Extracellular ATP and UTP nucleotides increase the proliferation and engraftment potential of normal human hematopoietic stem cells via the engagement of purinergic receptors (P2Rs). In the present study, we show that ATP and UTP have strikingly opposite effects on human acute myeloblastic leukemia (AML) cells. Leukemic cells express P2Rs. ATP-stimulated leukemic cells, but not normal CD34+ cells, undergo down-regulation of genes involved in cell proliferation and migration, whereas cell-cycle inhibitors are up-regulated. Functionally, ATP induced the inhibition of proliferation and accumulation of AML cells, but not of normal cells, in the G0 phase of the cell cycle. Exposure to ATP or UTP inhibited AML-cell migration in vitro. In vivo, xenotransplantation experiments demonstrated that the homing and engraftment capacity of AML blasts and CD34+CD38 cells to immunodeficient mice BM was significantly inhibited by pretreatment with nucleotides. P2R-expression analysis and pharmacologic profiling suggested that the inhibition of proliferation by ATP was mediated by the down-regulation of the P2X7R, which is up-regulated on untreated blasts, whereas the inhibition of chemotaxis was mainly mediated via P2Y2R and P2Y4R subtypes. We conclude that, unlike normal cells, P2R signaling inhibits leukemic cells and therefore its pharmacologic modulation may represent a novel therapeutic strategy.

Acute myeloid leukemia (AML) is a clonal disorder characterized by the accumulation of myeloid progenitor cells in the BM. Leukemic blasts show aberrant differentiation patterns that hinder the physiologic maturation process of myeloid cells, eventually leading to hematopoietic failure.1  Most of the efforts made over the years to develop therapeutic approaches against AML have proven to be inadequate, with the disease relapsing in many of the patients. Therefore, although they are able to kill the bulk of AML blasts, current therapies are ultimately incapable of eliminating the leukemic stem cells (LSCs) responsible for the disease.2  In 1994, Dick et al identified LSCs in the CD34+CD38 fraction of AML blasts through transplantation experiments in a xenogenic murine model.3  LSCs retain stem-cell properties, including self-renewal and extensive proliferation, and represent the ideal target for AML therapy. More recently, several investigations have demonstrated the heterogeneity of the normal and the LSC compartment and have questioned the expression of CD34 as a marker of “stemness.”4,5 

Extracellular nucleotides, mainly ATP, UTP, ADP, and UDP, are key players in several biologic activities, including modulation of tumor cell function. Several reports have shown the ability of extracellular nucleotides to regulate cell proliferation, migration, and death, depending on the expression of the purinergic receptor (P2R) subtype and the type/concentration of the nucleotide(s) released or present in the extracellular milieu.6,7  The P2R family is subdivided in 2 subgroups: the P2XR family, which includes receptors that, upon activation, act as membrane channels regulating the flux of ions into the cells,8  and the P2YR group,9  which encompasses the G-protein–coupled membrane receptors.10-12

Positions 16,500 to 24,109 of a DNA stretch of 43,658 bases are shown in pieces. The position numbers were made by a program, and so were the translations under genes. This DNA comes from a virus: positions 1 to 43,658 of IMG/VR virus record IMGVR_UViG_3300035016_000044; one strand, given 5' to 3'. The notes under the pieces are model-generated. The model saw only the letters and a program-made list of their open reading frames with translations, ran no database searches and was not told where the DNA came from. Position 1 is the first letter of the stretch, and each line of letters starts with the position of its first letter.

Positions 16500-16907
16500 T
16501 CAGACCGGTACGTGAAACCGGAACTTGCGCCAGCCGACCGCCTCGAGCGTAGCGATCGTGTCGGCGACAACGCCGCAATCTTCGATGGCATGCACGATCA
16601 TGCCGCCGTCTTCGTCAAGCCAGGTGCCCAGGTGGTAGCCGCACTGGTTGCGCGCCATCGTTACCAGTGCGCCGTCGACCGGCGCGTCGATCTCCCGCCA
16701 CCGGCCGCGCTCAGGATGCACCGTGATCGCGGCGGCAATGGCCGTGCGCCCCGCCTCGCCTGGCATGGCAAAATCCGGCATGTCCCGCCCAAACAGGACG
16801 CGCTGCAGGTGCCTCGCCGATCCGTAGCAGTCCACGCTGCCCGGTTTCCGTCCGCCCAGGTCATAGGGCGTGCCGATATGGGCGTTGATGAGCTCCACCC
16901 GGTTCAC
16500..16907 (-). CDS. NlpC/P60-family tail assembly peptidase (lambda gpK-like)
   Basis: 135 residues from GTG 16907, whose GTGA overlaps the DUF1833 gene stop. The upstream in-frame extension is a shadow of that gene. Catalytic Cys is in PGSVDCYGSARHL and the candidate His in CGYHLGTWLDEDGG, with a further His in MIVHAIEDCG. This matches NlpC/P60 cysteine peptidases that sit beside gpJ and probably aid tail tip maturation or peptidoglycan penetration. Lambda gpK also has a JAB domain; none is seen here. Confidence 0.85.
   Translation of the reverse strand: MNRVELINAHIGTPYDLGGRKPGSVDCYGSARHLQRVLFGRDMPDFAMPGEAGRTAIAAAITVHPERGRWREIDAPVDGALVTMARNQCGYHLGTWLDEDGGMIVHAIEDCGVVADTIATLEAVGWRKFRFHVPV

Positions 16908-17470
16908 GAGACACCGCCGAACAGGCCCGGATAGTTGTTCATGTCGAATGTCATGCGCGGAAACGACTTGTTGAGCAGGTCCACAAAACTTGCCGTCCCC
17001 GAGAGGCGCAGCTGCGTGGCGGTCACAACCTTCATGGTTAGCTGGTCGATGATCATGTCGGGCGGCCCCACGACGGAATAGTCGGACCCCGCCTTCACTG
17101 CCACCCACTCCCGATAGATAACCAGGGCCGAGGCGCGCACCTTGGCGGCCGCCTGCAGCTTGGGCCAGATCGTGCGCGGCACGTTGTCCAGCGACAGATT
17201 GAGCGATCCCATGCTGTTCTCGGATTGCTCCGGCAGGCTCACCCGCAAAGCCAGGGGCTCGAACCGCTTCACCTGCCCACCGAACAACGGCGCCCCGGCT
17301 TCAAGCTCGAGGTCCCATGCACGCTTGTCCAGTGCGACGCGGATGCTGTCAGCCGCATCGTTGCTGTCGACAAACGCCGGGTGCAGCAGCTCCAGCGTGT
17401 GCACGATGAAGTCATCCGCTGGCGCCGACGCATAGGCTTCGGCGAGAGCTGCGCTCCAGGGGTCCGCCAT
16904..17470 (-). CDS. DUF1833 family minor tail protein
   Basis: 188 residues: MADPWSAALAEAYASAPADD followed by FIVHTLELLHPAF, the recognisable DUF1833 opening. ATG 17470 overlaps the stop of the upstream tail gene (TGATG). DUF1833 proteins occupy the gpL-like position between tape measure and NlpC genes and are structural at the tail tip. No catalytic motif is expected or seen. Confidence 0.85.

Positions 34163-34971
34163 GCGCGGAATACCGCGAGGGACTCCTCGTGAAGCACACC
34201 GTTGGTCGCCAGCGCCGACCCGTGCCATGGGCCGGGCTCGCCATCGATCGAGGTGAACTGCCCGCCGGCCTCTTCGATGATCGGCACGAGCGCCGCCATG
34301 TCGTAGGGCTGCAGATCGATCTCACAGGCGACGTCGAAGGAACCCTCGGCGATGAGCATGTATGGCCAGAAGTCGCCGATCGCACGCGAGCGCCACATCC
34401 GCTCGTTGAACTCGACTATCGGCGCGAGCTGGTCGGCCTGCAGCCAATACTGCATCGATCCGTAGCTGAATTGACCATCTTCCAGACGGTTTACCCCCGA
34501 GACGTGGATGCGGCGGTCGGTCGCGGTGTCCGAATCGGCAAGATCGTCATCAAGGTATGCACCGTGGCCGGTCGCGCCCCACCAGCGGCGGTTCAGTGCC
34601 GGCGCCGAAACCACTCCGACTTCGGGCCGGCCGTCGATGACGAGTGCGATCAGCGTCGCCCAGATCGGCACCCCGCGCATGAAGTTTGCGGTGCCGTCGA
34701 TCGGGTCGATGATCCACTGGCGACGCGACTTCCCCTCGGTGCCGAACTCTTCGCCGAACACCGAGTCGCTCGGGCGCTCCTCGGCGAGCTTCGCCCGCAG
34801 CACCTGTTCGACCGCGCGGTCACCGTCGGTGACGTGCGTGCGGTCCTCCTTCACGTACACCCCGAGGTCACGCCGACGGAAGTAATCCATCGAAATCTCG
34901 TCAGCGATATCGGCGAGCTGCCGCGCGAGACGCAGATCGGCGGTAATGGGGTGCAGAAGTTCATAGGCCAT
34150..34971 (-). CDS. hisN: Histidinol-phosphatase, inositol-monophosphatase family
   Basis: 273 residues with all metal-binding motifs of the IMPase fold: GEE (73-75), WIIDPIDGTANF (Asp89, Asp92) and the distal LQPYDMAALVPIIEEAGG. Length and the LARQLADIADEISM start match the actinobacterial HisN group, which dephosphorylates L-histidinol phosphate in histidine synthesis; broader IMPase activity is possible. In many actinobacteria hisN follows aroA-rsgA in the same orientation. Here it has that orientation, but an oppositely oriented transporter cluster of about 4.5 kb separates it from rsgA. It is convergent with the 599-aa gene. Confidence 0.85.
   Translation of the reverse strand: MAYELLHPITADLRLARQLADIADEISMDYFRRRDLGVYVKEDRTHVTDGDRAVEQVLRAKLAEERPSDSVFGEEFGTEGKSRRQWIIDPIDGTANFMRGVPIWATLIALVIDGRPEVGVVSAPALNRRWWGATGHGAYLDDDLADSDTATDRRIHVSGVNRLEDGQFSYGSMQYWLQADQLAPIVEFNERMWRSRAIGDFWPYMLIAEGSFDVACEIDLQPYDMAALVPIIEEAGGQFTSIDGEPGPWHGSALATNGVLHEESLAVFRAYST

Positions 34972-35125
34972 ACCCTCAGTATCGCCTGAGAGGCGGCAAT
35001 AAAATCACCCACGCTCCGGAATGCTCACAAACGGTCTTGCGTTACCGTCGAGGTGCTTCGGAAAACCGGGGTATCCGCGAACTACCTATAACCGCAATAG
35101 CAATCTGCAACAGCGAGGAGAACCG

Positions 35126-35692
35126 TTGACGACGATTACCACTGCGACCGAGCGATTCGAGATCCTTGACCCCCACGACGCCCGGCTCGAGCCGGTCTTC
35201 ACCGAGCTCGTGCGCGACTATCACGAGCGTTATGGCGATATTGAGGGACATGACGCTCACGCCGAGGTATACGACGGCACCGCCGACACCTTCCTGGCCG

We reported previously that normal human hematopoietic stem cells (HSCs) and mesenchymal stromal cells express several P2Rs and that, in synergy with several hematopoietic cytokines, extracellular nucleotides can increase the clonogenic activity and the number of human BM-repopulating CD34+ cells in immunodeficient mice.13,14  Moreover, we showed that extracellular UTP modulates HSC migration and homing in synergy with the chemotactic peptide CXCL12 via the activation of Rho gGTPase transduction pathway.15 

The expression of P2XRs in neoplastic cells, particularly the P2X7R subtype, has been well documented in chronic B-lymphocytic leukemia (B-CLL), prostate cancer, neuroblastoma, and thyroid papillary cancer.16-18  The expression of P2X7R has also been found to be elevated in acute and chronic myelogenous leukemia and in myelodysplastic syndromes.19 

Chong et al reported the differential expression of P2XRs in BM cells from pediatric AML patients. Particularly, P2X1R, P2X4R, P2X5R, and P2X7R were overexpressed compared with normal cells, whereas P2X2R, P2X3R, and P2X6R were not expressed or only slightly expressed in these cells.20  However, despite the suggestion of the potential contribution of P2R expression to the malignant phenotype, neither study addressed its function or biologic significance in leukemia.